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Check Out Christine Rasmussen’s Story

Today we’d like to introduce you to Christine Rasmussen.

Hi Christine, thanks for joining us today. We’d love for you to start by introducing yourself.
I’m an oil painter, interested in finding familiarity and commonality in the banal urban spaces that I depict. Growing up as a global nomad in Pakistan, Vietnam and the United States offered me many fascinating multicultural experiences that have given me a unique way of seeing the world. Moving so often, I often felt like an outsider and became a keen observer of my surroundings. I spent a lot of time alone, in my imagination, or reading fiction. My family didn’t have a TV and my siblings and I were often sent outdoors to entertain ourselves. Now, I see this childhood as having all the right ingredients to grow up to be an artist – unstructured time, nature, books, and crafts. My travels stoked my interest in architecture, and I can find familiarity in the details of every city I visit.

I learned to paint in high school and haven’t stopped since, despite pursuing various studies, jobs, and career paths. I graduated from UC Berkeley with a double major in Art Practice and Peace & Conflict Studies in 2009, right in the midst of the recession. In this uncertain climate, I worked odd jobs, started my own art business on the side, and carved out my unique path. In my paintings, I began depicting buildings to contrast with my tumultuous life, finding the repetition of geometric shapes meditative and grounding. While I don’t depict figures in my work, my paintings are often about the human experience.

I settled in LA six years ago and committed myself to my art career. I found a great studio building and art community and worked to deepen my paintings and grow my exhibition opportunities. After nearly ten years of independently running my art business, I am thrilled to now be represented by George Billis Gallery LA, with an upcoming solo exhibit at the end of this year.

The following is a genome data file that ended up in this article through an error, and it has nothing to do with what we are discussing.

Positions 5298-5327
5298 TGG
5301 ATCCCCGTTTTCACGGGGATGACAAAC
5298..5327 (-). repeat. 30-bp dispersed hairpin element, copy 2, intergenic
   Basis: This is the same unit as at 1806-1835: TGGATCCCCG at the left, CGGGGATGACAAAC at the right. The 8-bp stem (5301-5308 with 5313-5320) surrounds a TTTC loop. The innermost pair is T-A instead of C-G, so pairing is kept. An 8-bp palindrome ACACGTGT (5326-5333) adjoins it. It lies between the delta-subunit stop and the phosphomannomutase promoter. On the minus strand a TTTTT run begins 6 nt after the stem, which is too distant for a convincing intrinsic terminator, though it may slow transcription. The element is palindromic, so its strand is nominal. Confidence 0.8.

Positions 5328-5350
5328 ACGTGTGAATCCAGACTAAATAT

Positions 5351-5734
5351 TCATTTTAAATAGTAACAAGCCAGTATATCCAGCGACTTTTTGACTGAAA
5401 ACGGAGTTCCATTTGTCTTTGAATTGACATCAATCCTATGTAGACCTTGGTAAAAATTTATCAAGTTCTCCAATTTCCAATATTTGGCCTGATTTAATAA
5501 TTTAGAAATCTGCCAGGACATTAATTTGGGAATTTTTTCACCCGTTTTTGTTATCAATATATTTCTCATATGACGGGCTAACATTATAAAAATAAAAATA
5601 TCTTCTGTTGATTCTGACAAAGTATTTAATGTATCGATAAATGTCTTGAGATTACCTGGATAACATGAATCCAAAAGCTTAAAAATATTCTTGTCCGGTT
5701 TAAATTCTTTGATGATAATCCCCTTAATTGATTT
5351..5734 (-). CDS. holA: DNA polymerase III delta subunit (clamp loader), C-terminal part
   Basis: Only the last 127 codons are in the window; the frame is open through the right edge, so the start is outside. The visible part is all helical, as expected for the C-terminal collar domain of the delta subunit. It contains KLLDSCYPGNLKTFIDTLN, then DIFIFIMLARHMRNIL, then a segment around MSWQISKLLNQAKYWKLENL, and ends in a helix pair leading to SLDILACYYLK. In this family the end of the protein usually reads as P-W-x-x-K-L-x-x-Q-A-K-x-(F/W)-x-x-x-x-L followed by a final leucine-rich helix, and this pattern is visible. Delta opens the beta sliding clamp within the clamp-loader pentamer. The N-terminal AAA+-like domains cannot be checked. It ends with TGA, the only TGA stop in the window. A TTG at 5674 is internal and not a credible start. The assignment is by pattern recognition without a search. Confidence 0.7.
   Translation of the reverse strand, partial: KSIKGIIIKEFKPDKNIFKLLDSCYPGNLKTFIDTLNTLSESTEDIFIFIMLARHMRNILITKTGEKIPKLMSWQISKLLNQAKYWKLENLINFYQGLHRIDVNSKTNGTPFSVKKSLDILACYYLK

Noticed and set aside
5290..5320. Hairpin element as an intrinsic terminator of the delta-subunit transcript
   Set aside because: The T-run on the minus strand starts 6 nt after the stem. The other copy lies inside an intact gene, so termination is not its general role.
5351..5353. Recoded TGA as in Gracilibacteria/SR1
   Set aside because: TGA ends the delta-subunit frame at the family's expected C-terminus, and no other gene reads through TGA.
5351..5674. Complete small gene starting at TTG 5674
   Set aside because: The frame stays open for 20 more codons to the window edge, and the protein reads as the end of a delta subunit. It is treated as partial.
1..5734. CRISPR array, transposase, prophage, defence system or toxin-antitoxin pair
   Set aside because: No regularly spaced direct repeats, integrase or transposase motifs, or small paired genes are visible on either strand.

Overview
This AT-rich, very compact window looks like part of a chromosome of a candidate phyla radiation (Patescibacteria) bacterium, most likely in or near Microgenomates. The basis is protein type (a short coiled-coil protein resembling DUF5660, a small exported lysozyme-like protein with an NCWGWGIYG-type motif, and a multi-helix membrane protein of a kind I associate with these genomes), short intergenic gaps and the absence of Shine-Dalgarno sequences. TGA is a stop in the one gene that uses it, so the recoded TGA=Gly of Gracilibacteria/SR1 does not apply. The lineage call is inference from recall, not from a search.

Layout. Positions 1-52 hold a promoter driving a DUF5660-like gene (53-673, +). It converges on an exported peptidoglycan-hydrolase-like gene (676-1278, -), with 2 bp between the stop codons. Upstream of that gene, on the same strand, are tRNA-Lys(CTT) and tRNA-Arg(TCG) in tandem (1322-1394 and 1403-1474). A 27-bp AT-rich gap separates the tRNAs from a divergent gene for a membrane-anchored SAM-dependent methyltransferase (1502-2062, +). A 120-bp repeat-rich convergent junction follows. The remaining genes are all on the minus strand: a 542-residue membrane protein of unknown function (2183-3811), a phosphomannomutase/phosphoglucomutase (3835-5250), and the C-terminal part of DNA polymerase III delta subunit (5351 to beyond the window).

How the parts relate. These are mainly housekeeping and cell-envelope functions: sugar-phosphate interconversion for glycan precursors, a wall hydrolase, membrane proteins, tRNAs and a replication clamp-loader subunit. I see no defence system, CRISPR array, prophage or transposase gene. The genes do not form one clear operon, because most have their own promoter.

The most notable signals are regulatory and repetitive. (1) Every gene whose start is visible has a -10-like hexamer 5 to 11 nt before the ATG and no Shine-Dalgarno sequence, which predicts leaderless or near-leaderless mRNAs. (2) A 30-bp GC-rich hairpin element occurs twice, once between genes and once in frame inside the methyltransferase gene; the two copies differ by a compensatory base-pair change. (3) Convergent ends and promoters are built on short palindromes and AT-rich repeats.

I’m sure you wouldn’t say it’s been obstacle free, but so far would you say the journey have been a fairly smooth road?
I don’t think being an artist can ever be a smooth road, it’s sort of in our nature to think deeply and wrestle with existential questions. The older I get, though, the more I have come to appreciate the external struggles and how they have shaped me and my work. For example, I always felt behind in my art classes, but since I wanted to prove myself, I worked harder and put in extra hours to catch up and learn new skills. I am a better painter because of it. Graduating university in the middle of the recession was difficult. I was told that being an artist wasn’t a viable career path, but also advised not to waste money on an MFA – advice I am now grateful for. I felt lost at sea for a while, but I continued to paint in any spare time around my various day jobs. Somewhere along the way I learned to put the same amount of creative thinking into my art career as I did into my paintings, and so I forged my own path through research, online classes and interviewing other artists. I learned how to find independent spaces and self-produce exhibits to show my work. I continued to move cities throughout my twenties, so I kept having to start over with making connections, but through this I learned not to stay in a rut. If one strategy wasn’t working or if I went down the wrong path, I’d shift and try something new. I also found some great mentors and peers over the years. Most importantly, I kept painting. So, all these obstacles and struggles have made me more resilient and taught me grit, which I’m thankful for. I know I’ll never be bored or lack subject matter as life will always throw up new challenges – all part of the human experience that I hope to transcribe into my art.